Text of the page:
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Knucklas (Welsh: Cnwclas, meaning "green hillock") is a village in Powys, Wales, previously Radnorshire. It lies in the upper valley of the River Teme, just off the B4355 road and is served by Knucklas railway station on the Heart of Wales Line. It is approximately 2 miles (3.2 km) from the market town of Knighton.

Knucklas
Approaching Knucklas Viaduct - geograph.org.uk - 330122.jpg
Knucklas Viaduct, on the Heart of Wales Line, and the village of Knucklas beneath
Knucklas is located in Powys
Knucklas
Knucklas
Location within Powys
Population220 [2]
OS grid referenceSO251742
Principal area
Ceremonial county
CountryWales
Sovereign stateUnited Kingdom
Post townKnighton
Postcode districtLD7
Dialling code01547
PoliceDyfed-Powys
FireMid and West Wales
AmbulanceWelsh
EU ParliamentWales
UK Parliament
List of places
UK
Wales
Powys
52°21′40″N 3°06′00″W / 52.361°N 3.1°W / 52.361; -3.1Coordinates: 52°21′40″N 3°06′00″W / 52.361°N 3.1°W / 52.361; -3.1

Contents

Notable landmarksEdit

The Castle MoundEdit

A protected ancient monument in the care of Knucklas Castle Community Land Project[1] and listed by Cadw,[2] it is the site of a castle believed to have been built by the Mortimers in about 1220–25.[3] It consisted of a square stone keep with four round towers, sited on top of a steep hill. There is some evidence that there may have been further outer walls. It was captured by a Welsh army in 1262, which destroyed the defences.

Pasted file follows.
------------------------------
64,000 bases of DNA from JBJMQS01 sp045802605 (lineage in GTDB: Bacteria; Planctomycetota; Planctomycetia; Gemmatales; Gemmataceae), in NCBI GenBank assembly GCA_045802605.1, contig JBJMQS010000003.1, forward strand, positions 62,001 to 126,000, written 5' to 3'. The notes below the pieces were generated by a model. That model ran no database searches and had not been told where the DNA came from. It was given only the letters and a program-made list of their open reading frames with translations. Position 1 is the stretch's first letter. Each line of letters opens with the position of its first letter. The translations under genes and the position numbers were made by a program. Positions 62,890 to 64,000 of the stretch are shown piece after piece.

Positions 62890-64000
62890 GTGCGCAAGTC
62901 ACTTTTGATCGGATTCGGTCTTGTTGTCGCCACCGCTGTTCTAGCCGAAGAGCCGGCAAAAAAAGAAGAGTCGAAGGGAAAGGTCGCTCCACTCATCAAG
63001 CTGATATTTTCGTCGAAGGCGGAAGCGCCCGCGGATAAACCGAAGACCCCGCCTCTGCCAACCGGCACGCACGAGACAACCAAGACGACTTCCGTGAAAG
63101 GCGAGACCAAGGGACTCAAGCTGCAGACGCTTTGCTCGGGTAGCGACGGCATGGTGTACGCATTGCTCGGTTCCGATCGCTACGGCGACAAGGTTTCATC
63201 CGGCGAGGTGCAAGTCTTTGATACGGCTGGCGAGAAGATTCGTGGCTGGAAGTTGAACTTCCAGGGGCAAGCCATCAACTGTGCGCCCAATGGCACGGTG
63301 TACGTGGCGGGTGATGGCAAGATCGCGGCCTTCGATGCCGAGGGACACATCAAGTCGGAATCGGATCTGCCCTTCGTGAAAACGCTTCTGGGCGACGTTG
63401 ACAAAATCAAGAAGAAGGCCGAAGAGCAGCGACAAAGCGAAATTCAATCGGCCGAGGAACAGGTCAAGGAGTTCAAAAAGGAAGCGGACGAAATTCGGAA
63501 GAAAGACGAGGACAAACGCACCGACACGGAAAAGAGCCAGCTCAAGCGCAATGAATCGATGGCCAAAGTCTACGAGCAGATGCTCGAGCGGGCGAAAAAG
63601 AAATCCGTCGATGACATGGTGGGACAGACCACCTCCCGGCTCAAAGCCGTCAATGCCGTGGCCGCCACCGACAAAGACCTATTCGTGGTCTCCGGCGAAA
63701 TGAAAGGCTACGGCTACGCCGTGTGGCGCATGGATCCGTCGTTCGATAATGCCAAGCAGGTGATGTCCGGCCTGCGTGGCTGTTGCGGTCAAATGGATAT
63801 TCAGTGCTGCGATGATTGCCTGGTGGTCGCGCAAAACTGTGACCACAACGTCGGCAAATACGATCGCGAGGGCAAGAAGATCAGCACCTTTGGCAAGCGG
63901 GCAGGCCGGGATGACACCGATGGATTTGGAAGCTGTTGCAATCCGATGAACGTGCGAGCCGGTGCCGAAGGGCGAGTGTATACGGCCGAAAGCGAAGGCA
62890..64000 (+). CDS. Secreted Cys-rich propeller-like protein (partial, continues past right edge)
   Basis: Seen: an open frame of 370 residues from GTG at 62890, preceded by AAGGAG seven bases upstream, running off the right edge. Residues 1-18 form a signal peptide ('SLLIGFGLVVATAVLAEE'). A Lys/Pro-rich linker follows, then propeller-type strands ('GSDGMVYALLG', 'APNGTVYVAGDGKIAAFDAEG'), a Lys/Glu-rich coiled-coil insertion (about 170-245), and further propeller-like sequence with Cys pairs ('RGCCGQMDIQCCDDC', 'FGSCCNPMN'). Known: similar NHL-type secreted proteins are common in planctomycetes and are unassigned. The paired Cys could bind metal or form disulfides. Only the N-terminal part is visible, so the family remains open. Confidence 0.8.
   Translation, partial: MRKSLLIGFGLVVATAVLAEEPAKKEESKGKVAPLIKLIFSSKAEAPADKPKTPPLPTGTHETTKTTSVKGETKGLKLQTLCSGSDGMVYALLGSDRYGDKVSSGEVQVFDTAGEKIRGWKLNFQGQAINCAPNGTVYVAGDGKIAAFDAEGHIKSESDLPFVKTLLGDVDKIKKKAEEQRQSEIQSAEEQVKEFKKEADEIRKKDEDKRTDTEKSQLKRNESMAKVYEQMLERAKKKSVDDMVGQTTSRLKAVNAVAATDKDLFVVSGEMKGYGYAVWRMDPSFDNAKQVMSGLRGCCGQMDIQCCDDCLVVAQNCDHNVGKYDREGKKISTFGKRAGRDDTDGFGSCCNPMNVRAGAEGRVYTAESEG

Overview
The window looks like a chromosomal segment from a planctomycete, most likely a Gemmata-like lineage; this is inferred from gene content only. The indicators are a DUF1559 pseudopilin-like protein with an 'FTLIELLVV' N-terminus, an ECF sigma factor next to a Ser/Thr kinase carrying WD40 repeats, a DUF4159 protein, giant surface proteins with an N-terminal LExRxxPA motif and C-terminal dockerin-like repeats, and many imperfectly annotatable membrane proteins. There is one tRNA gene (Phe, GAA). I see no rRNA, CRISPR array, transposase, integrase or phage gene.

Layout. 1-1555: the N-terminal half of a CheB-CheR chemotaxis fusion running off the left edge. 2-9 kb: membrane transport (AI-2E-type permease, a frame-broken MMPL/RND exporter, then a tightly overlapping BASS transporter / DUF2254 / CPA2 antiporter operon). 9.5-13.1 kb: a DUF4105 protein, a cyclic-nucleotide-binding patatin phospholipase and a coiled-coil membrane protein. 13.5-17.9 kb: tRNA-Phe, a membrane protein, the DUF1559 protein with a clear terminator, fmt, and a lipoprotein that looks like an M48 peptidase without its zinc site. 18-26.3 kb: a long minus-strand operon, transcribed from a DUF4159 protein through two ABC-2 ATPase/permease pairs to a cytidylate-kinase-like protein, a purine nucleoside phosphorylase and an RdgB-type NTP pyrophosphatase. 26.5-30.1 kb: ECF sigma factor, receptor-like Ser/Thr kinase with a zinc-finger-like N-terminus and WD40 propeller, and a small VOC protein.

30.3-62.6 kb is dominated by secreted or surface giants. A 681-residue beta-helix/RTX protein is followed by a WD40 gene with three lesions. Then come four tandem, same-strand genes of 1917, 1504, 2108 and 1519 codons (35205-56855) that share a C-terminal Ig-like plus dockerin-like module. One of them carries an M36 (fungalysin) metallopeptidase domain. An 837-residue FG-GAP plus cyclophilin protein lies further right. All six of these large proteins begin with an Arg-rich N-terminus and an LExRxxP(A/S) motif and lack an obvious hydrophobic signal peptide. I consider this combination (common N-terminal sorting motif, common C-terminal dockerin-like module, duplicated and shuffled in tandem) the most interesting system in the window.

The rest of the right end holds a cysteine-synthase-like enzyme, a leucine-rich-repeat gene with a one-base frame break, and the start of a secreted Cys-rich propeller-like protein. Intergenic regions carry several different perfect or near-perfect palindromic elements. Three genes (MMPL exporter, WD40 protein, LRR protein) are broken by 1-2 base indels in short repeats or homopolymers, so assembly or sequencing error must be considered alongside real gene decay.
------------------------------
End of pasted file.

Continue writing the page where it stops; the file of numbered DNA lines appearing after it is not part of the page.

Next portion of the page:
Below the castle lies the battlefield of the Battle of Beguildy thought to have been fought between the Welsh and the Mortimer family of Norman Marcher Lords in 1146. The castle was attacked and destroyed by the forces of Owain Glyndŵr in 1402 during his rebellion.[citation needed] Whilst there is a romantic story associating the castle location with the marriage of Guinevere and King Arthur,[4] this probably developed from an earlier story, which suggested that a marriage took place between Gwenhwyfar, the daughter of Ogrfan Gawr (also called 'Gogrfan Gawr "the Giant" of Castell y Cnwclas' – Knucklas Castle), and Arthur the warrior – there being no reference to Arthur as a king in the early Welsh texts.

The ViaductEdit

The spectacular 13-arch span was completed by the Central Wales Railway in 1865 and recorded in an engraving from the Illustrated London News.[5]

HeyopeEdit

Three Bronze Age torcs were found here and declared treasure in 1991.[citation needed] They are now housed in the National Museum, Cardiff.[6]

The parish church of St David was built in 1882, on the site of a medieval church. The font dates from the 15th century.[7]

The longest-burning tyre fire in British history occurred in Heyope, lasting 13 years from 1989 to 2001.[7]

Further readingEdit

  • Noble, F. (1955): "The Bronze Age gold torcs from Heyope". Transactions of the Radnorshire Society, 25, pp. 34–38.

ReferencesEdit

  1. ^ KCCLP
  2. ^ Cadw website
  3. ^ CPAT Report No 1088 Historic settlements in Radnorshire
  4. ^ "Castle Wales Website". Retrieved 3 Dec 2007.
  5. ^ "Gathering the Jewels". Archived from the original on 2007-10-30. Retrieved 3 Dec 2007.
  6. ^ [1].
  7. ^ a b Evans, A. T. D. (2008) Border Wanderings, p. 116.

External linksEdit